As soon as I prayed this, I felt an immediate sense of peace and rest come over me. It was as if a wild and riotous storm at sea had suddenly hushed and fallen calm. I do not know if I was truly saved before that moment, and I am not certain I am qualified to say, but in that moment I felt perhaps for the first time in my life that I was truly His. I felt as though the Kingdom of Heaven had come down to a commuter parking lot, and into my heart.

Labels: , ,

Wednesday, October 11, 2006

Are You a Moral Relativist? Then You are Not a Christian

1. Moral relativism is the greatest evil of our day, as the new Pope Benedict has argued. It leads to massive confusion, despair, suicide, and countless power struggles. It is like a colorless, odorless gas which has escaped into the atmosphere of our culture, which we have breathed in without knowing it. To pick just one example, our legal system has become overrun with power struggles over such things as whether evolution or creation, or both, can be taught in public schools. The ultimate legal “issue behind the issue” in these fierce debates, as every lawyer knows, is who gets to decide. The same can be said for abortion, euthanasia, etc.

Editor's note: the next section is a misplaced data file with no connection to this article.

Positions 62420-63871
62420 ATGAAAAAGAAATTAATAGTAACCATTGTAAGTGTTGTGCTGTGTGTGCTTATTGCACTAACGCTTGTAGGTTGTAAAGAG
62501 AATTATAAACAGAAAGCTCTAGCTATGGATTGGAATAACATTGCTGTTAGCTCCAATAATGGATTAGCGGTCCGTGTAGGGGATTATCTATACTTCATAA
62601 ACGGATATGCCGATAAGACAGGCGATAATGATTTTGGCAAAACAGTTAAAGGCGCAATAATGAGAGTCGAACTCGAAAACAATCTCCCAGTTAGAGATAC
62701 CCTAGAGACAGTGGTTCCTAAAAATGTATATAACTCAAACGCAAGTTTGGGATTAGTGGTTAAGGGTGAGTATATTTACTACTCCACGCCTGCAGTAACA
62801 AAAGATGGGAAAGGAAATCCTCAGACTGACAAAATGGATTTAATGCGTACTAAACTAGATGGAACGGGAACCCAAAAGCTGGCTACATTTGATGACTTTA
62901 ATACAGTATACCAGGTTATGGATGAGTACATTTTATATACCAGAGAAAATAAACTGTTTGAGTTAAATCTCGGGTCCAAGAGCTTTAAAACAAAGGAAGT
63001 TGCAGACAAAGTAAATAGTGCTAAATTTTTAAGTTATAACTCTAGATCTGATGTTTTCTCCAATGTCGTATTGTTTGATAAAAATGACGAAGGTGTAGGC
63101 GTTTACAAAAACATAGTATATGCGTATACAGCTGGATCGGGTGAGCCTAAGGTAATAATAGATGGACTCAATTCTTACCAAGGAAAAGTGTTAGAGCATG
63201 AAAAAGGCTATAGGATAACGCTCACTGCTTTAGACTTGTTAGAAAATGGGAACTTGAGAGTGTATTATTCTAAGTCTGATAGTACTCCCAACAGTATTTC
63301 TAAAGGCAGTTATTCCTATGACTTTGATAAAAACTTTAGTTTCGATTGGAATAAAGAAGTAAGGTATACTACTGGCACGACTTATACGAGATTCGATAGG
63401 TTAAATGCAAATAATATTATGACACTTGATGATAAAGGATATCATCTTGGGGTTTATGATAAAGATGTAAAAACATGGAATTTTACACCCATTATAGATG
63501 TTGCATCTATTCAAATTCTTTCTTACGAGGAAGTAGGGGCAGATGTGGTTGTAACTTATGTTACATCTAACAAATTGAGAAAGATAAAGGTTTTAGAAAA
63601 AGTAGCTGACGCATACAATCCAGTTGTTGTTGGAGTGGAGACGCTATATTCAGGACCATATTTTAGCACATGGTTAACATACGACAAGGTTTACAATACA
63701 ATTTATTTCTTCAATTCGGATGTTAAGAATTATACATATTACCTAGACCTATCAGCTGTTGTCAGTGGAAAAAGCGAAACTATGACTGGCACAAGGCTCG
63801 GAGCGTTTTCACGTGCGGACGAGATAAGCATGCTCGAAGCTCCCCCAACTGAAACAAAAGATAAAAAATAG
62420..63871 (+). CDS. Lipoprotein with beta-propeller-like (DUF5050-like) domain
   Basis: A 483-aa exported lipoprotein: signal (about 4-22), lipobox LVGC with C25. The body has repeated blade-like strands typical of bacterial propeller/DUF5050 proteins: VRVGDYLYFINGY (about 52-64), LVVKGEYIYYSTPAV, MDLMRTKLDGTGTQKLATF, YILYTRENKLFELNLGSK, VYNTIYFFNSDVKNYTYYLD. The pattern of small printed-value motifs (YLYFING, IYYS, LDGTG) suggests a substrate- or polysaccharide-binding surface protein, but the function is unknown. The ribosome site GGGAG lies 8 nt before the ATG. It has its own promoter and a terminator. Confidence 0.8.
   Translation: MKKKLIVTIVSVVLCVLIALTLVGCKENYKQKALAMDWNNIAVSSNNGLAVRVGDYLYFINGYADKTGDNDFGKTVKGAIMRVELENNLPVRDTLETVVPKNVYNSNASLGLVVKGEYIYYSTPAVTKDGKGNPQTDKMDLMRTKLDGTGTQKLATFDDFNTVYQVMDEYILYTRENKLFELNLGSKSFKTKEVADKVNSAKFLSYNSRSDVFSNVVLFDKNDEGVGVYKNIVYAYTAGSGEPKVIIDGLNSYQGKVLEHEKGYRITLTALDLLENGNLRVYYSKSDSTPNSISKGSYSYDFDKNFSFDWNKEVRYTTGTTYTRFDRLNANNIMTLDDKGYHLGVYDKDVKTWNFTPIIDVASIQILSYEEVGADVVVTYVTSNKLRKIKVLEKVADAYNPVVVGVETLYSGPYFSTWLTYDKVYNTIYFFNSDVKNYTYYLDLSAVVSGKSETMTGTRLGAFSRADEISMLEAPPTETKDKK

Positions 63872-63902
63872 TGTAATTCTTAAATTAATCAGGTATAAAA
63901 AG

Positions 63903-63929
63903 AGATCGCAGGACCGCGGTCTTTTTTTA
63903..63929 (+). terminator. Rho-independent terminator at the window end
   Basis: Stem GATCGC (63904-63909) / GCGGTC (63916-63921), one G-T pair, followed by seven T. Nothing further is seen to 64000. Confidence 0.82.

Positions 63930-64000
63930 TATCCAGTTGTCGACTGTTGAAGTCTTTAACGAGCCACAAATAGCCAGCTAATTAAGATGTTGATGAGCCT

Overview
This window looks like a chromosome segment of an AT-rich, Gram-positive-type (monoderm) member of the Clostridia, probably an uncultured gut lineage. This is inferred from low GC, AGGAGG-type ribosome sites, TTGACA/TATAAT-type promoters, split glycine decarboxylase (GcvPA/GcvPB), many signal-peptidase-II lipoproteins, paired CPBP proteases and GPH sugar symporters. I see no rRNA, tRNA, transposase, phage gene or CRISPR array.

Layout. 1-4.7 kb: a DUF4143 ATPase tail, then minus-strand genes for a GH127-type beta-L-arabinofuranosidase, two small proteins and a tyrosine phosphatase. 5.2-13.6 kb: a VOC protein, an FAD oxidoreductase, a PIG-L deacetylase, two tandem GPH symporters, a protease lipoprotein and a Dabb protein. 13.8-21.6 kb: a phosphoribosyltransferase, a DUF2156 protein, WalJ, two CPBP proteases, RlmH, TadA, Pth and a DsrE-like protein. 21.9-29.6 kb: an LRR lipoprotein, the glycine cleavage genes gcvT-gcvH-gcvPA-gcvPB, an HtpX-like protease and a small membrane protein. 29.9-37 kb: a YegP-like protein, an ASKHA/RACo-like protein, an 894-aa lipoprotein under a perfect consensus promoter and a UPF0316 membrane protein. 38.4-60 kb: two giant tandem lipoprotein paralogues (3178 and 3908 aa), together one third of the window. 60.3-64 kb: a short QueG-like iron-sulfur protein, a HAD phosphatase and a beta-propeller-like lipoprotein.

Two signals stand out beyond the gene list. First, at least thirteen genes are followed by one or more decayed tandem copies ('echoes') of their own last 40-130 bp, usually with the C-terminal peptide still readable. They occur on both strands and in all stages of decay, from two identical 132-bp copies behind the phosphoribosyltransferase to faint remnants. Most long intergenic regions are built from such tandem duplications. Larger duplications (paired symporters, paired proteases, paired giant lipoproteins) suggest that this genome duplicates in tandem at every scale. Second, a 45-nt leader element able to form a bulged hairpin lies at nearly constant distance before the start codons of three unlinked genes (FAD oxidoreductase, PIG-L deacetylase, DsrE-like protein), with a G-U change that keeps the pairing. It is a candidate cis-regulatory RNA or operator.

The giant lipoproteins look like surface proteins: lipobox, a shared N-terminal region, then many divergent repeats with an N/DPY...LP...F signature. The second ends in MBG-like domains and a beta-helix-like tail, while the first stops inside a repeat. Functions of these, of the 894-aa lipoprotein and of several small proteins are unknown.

2. No one can believe such things as “my ideas [about ultimate issues of faith] are just as good as your ideas,” “no one can tell me what to believe,” “all religious are just different paths to the same god,” and the like, and believe at the same time in the Christ who said: “I am the way, the truth and the life. No one comes to the Father except through Me.” (John 14:6) No one can believe in moral relativism and believe that “Salvation is found in no one else, for there is no other name under heaven given among men, whereby we must be saved.” (Acts 4:12) Many other scriptures could be piled upon these.

3. The organized Christian church should speak out with one voice against this evil, and even call it what it is, a heresy. From time to time through history, the Church has been called upon to draw the lines that distinguish the true Gospel from various false teachings that assail it. This is one such false teaching, yet it has been adopted, albeit perhaps unconsciously, by many who claim to name the name of Christ in our society.